Municipal officials in Middletown have denied a proposal advocated by residents to place a conservation easement on the Stevenson Park property deed.
The proposal residents made during a Middletown Township Committee meeting on Nov. 19 prompted Mayor Kevin Settembrino to say he was “dismayed” that scratching an initial concept plan to develop the property with athletic fields “was not enough” to satisfy residents.
Two weeks prior, members of the governing body withdrew a grant application that, if accepted, could have funded the first phase of a multi-phase project to develop up to nine athletic fields at Stevenson Park, West Front Street.
Officials said the development would have been carried out to meet the municipality’s growing demand for athletic fields. The quality of the existing fields is inadequate, officials said, and the development of additional fields would have been beneficial to individuals who participate in recreational sports.
On Nov. 19, although Stevenson Park was not on the meeting agenda, multiple residents approached the governing body to offer a proposal – place a conservation easement on the park property that would legally restrict future development at the site.
Individuals who presented the request are residents of the Shady Oaks and Shadow Lake adult communities that border Stevenson Park.
Previously, residents who live near the undeveloped park said noise that would come from games and events on athletic fields would disturb the peace. They said the area near the park is serene and noted the untouched land is home to waterfronts and wildlife.
Resident Jim Connors raised the issue of restricting the park to passive recreation when he said, “Are we going to sit in limbo for God knows how long wondering what is going to happen to that piece of property?”
Settembrino said that at present, there are no plans to develop the property. He did not directly respond to the request that was made to place a conservation easement on the property.
Resident Barrett Theile said, “Our objectives were based on the adverse impacts this plan (to develop athletic fields) would have on all of the neighboring properties, as well as the compromised road safety on West Front Street.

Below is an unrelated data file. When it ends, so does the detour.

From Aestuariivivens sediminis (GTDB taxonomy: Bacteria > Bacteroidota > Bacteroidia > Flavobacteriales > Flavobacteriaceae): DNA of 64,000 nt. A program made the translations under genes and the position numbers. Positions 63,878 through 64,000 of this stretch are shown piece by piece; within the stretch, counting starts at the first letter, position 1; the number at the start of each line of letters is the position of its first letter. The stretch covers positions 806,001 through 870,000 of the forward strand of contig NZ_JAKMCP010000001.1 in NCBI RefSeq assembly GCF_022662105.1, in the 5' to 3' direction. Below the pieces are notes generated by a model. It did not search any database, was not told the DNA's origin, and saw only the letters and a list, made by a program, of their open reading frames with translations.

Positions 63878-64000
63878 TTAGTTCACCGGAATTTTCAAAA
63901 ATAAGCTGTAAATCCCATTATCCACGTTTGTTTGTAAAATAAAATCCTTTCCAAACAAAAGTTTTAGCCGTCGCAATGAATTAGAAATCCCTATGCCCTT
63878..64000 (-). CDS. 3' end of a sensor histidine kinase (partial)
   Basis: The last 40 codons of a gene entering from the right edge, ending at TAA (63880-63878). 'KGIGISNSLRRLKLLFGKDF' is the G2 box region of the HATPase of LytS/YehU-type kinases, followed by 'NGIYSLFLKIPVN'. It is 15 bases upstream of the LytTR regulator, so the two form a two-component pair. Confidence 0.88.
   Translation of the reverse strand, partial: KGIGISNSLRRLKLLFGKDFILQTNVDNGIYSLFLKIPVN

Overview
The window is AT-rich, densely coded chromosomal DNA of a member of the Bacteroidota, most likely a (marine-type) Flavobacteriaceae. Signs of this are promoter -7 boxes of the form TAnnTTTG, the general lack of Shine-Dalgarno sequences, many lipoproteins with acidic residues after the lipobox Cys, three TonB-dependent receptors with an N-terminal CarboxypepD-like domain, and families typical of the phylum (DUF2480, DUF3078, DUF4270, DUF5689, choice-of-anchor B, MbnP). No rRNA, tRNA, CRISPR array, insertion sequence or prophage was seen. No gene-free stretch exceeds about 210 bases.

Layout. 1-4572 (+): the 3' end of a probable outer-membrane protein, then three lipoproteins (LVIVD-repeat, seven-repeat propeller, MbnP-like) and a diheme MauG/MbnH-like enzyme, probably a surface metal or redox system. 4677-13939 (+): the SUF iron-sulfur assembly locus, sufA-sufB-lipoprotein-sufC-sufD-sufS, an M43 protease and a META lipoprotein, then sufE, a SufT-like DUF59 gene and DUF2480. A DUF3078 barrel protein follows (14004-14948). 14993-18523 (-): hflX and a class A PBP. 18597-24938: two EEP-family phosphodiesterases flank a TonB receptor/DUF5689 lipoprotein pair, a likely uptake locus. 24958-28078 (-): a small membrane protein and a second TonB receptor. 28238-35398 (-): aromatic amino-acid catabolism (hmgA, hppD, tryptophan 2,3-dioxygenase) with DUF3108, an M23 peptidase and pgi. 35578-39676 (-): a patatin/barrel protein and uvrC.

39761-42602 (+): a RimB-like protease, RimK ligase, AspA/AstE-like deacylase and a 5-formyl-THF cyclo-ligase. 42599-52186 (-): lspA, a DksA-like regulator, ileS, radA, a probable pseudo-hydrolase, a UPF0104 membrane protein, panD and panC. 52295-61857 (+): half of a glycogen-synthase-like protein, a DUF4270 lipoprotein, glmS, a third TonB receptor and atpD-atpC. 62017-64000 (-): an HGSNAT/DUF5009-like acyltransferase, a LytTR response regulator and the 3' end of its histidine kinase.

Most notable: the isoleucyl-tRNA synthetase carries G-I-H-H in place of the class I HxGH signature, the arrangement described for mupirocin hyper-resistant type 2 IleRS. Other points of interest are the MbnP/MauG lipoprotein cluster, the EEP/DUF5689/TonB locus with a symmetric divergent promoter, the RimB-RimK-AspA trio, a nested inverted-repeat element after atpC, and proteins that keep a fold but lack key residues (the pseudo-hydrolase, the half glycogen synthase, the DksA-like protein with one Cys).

“Your decision to end the grant application eased concerns short-term,” Theile said. “We (residents) are interested in a long-term solution. We are asking you to commit a conservation easement on the Stevenson Park deed prior to the next election. Can you agree to do that?”
Committeeman Tony Fiore responded to the request and said, “Here’s the issue … You came. You spoke up against the proposal (for the athletic fields). We acted … The next governing body, how do they in 10 or 20 years look when we just restrict every decision? I hear what you’re saying, but where does it end?
“… I think we are setting a dangerous precedent. You’ve gotten (our) attention … To now say you want to put a conservation easement, I have concerns that this sets a potential precedent for other areas,” Fiore said.
Resident Kate Andrews, who said her intention that evening to offer ideas for additional uses at Stevenson Park was overshadowed by concerns raised by residents, said, “I don’t know in what world placing nine soccer fields on a parcel of land adjacent to two senior citizen complexes ever made sense.”
Settembrino, Fiore and Township Administrator Tony Mercantante expressed a united front on the matter and said the introduction and adoption of a conservation easement ordinance would “bind the hands of future elected officials” and is off the table.
Officials said permanent restrictions should not be placed on the park property in case the land is sought out as a potential site for development in the future.
“We agreed (Stevenson Park) was not the right location (for athletic fields) for many reasons,” Settembrino said. “Whether it be noise or potential traffic, we get it … There is nothing this governing body is going to do with regard to any development at Stevenson Park. You’re kind of coming back to us like, ‘you know what, guys, I don’t trust you. I want you to do more.’
Although they did not make formal comments to the governing body, several people in the audience said they agreed with the comment made by Settembrino that residents do not trust members of the governing body and their decision to leave Stevenson Park passive without a legally binding document.
“It really is inappropriate to bind the hands of future elected officials,” Mercantante said.